U.S. President George Bush says he wishes Saddam Hussein's execution had been more dignified. VOA White House Correspondent Scott Stearns reports, Mr. Bush discussed the controversy surrounding that hanging with Iraqi Prime Minister Nouri al-Maliki.
In nearly two hours of talks on a secure video link, President Bush and Prime Minister Maliki discussed the execution, where some of those in attendance mocked Saddam on the gallows and filmed his death with a cell-phone camera.
Iraqi officials say they are questioning at least two guards suspected of involvement.
Mr. Bush says he wishes the proceedings had been more dignified, but he says Saddam did received a fair trial, something the president says the former Iraqi leader denied his opponents.
"We expect there to be a full investigation of what took place," said President Bush. "The Iraqi people want to move forward. They want to forget that terrible part of their past, and they want to live in peace, and it is in our nation's interest to help them do so."
The president and prime minister discussed a package of economic, military, and political changes for Iraq that Mr. Bush will announce in a nationwide address next week.
The president told White House reporters that during the call, he wanted to find out whether the Iraqi leader has what Mr. Bush called the will to do the hard work to protect his people.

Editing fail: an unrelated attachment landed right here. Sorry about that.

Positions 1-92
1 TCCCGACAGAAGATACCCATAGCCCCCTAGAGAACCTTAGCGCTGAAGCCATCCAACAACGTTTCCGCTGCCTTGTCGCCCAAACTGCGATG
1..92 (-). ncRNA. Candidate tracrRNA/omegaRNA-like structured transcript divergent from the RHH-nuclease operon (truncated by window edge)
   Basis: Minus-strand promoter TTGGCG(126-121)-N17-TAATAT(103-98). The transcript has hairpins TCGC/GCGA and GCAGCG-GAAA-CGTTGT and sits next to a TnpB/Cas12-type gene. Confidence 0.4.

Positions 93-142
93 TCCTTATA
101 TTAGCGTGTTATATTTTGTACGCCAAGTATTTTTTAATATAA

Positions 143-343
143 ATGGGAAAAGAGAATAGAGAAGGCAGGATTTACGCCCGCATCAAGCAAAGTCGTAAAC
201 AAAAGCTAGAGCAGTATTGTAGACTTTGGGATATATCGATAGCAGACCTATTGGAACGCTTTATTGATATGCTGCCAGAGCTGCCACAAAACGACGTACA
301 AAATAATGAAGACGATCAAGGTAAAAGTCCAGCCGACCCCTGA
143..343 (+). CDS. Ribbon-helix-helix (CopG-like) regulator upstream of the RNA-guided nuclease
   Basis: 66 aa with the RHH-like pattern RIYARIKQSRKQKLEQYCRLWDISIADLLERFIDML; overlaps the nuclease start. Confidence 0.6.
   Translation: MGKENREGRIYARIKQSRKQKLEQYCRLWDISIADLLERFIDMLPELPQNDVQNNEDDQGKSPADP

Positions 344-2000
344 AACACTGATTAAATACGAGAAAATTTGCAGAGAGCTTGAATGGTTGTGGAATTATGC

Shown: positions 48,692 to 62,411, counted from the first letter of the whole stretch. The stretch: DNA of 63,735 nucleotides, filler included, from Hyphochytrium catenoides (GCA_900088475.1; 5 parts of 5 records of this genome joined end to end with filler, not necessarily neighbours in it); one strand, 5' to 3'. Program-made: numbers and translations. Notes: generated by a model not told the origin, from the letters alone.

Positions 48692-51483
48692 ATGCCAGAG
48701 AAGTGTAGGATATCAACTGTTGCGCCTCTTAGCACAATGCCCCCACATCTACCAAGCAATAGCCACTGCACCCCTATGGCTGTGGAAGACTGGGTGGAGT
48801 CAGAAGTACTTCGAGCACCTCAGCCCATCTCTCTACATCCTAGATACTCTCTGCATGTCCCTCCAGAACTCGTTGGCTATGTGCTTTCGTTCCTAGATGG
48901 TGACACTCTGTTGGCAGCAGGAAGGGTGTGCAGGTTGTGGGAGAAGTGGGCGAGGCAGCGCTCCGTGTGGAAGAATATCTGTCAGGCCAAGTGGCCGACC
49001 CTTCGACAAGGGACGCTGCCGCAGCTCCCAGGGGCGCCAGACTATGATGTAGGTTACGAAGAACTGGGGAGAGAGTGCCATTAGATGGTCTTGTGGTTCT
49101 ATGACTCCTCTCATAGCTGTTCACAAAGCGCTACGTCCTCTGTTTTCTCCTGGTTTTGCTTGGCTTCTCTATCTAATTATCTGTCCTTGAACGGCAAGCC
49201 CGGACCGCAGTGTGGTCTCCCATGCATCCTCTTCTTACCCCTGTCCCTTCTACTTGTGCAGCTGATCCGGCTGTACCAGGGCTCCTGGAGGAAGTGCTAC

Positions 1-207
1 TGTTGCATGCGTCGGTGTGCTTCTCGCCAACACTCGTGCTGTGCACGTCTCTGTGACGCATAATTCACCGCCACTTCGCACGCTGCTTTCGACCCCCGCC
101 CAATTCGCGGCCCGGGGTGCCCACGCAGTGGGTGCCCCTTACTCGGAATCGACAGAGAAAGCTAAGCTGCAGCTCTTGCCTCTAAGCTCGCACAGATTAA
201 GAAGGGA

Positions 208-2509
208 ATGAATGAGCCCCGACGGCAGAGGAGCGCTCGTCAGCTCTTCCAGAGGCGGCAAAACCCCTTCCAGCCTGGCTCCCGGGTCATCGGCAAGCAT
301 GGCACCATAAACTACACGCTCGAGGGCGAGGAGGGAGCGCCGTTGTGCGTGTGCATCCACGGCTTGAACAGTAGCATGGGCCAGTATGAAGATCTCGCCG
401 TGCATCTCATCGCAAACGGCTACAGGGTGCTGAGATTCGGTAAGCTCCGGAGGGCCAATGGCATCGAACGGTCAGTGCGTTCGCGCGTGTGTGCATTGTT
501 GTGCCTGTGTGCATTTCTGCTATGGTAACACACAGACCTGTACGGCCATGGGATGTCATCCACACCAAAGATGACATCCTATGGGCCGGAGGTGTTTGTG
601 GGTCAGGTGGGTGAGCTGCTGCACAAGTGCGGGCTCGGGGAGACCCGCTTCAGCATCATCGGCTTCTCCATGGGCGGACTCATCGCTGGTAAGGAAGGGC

"And I told him, I said that if you show the will, we will help you," he said. "And I am in the process of making up my final decision about what recommendations to accept. One thing for certain is that I will want to make sure that the mission is clear and specific and can be accomplished."
The president says his new thinking on Iraq is taking shape as he nears completion of a review of Iraq strategy that follows his political party's losses in November legislative elections.
Much of that vote was based on opposition to a war that public opinion polls say a majority of Americans now believe was a mistake.
President Bush says the goal remains victory in Iraq, and he and Prime Minister Maliki both define that victory in the same terms: the establishment of a government in Baghdad that can sustain itself, govern itself, and defend itself.
Mr. Bush made his comments on Iraq following White House talks with German Chancellor Angela Merkel. While Germany is not involved in Iraq militarily, the chancellor, speaking through a translator, said she does support efforts to strengthen the Maliki government.
"We have every interest in seeing Iraq taking a turn for a more peaceful development where people no longer need to be in fear of their lives and politically we shall do everything we can in order to give support to such a positive development," said Angela Merkel.
With President Bush drawing closer to announcing what he says will be a new way forward in Iraq, he will meet Friday with Republican and Democratic leaders in the Senate to discuss those plans.